I wanted less and less against it

This is why I left


I’m running out of options

It happens way too often

I started running into problems again

It happens way too often for me to forget

It’s easier said than don


In these verses, the singer insinuated the rocky journey he went through releasing his album apart from troubles with the label as he had little say or control over the creative and production process. In a Twitch interview with Anthony Fantano and the H3 Podcast, Oliver dropped a bomb on his fans, announcing that he will be retiring from his music career, and this debut album would be his last. He cited the difficulties, lack of support, and collaboration from his label as his reasoning for leaving the industry — stating he aspires to try his hand at filmmaking afterward!

Besides the ingenious lyrics and foot-tapping music, the creative squad behind the song’s production deserves a big shout out, too. The eccentric depiction and visualization of the singer’s emotions emanated through their unique representation. The seamless transitions from dark to fire blazing all around really amped up the mood of the song and oozed the intensity of the lyrics. This video truly embodies the art director, Ryan Farber’s artistic direction and how his mind works in expressing eccentricity. To put it simply, the music video is a cinematography masterpiece.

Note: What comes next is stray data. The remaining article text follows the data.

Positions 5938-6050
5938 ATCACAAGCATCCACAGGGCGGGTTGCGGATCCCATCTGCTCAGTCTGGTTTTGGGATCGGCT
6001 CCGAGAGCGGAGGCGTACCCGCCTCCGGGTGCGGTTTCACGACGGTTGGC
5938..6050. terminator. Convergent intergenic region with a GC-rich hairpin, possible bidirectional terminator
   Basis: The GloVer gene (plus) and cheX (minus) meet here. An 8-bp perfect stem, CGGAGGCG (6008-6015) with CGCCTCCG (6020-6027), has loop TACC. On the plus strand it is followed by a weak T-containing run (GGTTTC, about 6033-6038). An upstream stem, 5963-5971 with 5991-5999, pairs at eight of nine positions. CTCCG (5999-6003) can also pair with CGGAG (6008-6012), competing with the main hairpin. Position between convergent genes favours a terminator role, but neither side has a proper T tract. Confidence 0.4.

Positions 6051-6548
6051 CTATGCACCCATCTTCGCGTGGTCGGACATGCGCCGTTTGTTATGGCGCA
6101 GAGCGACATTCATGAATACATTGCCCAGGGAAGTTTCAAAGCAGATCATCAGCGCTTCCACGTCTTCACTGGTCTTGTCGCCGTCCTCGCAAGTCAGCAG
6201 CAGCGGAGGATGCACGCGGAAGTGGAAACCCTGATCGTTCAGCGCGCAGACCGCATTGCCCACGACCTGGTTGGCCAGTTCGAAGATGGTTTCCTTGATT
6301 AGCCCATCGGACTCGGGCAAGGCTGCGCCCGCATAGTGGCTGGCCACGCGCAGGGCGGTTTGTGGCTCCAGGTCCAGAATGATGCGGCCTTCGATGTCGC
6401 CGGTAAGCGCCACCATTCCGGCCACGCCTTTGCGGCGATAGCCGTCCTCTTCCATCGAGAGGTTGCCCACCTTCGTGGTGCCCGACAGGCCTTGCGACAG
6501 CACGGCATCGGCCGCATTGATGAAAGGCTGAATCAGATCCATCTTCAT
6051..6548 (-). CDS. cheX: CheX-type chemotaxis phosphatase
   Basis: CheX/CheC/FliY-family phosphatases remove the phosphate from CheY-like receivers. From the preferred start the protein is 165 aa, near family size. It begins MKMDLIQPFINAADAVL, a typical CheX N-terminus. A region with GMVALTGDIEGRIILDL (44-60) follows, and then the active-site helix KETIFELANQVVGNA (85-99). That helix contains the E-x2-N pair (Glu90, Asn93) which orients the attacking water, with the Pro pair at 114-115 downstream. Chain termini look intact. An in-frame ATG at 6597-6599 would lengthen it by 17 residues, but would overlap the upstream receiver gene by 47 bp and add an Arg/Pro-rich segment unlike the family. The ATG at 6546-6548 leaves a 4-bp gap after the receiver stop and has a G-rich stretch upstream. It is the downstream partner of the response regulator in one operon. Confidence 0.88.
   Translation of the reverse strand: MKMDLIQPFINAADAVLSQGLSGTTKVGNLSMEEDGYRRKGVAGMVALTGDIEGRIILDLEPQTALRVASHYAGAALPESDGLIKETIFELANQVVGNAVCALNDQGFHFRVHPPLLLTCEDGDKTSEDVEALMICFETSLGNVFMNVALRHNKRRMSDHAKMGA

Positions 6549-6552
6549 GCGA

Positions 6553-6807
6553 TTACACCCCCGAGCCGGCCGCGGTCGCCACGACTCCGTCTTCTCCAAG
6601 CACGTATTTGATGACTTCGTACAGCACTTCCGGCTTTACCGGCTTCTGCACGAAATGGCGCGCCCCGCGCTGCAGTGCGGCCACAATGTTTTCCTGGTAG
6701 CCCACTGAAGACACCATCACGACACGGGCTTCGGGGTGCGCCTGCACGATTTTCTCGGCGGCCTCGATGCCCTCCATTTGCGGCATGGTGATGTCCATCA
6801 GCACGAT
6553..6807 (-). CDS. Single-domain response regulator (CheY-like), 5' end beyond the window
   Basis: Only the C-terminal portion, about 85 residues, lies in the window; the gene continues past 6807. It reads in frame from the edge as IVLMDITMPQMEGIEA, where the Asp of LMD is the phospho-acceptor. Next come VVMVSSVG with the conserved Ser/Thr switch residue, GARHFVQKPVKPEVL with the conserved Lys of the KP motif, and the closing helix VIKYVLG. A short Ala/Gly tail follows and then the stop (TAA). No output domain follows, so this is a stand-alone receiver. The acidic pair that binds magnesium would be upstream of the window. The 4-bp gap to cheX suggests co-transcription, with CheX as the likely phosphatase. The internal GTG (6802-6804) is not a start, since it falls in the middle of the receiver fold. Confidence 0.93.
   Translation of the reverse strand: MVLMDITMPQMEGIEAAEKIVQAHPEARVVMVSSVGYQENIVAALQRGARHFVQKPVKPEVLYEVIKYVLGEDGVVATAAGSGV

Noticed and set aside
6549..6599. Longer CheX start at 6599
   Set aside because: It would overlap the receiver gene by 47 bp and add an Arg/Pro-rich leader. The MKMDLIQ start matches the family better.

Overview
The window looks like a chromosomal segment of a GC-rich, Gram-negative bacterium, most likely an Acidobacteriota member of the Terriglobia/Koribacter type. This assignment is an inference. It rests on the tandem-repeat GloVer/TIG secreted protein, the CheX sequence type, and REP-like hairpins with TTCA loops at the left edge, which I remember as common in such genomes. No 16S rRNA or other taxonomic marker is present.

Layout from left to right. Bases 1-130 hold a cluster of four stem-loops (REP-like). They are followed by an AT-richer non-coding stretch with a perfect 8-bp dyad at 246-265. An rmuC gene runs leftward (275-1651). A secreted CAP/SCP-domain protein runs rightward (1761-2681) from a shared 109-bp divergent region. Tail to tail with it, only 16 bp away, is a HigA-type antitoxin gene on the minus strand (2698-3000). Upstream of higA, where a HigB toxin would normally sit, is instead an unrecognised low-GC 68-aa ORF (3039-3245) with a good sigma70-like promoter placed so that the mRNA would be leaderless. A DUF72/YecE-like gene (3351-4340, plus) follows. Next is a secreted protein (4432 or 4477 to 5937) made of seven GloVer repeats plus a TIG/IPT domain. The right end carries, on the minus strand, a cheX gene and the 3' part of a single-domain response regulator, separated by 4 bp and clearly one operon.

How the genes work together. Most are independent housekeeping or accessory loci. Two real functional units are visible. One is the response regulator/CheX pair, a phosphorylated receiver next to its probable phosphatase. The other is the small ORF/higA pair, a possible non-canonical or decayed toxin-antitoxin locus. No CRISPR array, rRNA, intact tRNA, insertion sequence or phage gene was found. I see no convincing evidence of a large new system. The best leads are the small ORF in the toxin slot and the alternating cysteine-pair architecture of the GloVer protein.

Los Angeles post-production house, Scissor Films, did surreal VFX enhancement for Oliver Tree’s “I’m Gone.” As the video primarily fixates on the singer, the blazing flames added a spark to the visual imagery and made it more captivating to watch. Many fans, including me, are wondering if it’s all real. So, I caught up with the VFX producer, Joe Grayem, to clear the confusion if it’s just a green screen and special effects or if the set designers actually lit the stage on fire. Well, it’s a mix of both. “real flames were used on set with no green screen. The choice to do it practically comes with a lot of risk to the performers safety and forces us to rely on mass rotoscope. However the reward is perfect  lighting conditions to build Oliver’s world one as simple as the singer sitting in a spotlight with pink balloons in his hands and made it extraordinary. Check out the VFX breakdown video on Scissor Films’ YouTube channel here, and see for yourself how it works. You can also get a sneak peek of their other work on Instagram. Find a little snippet of the debate among the myriad of comments on the video on YouTube below!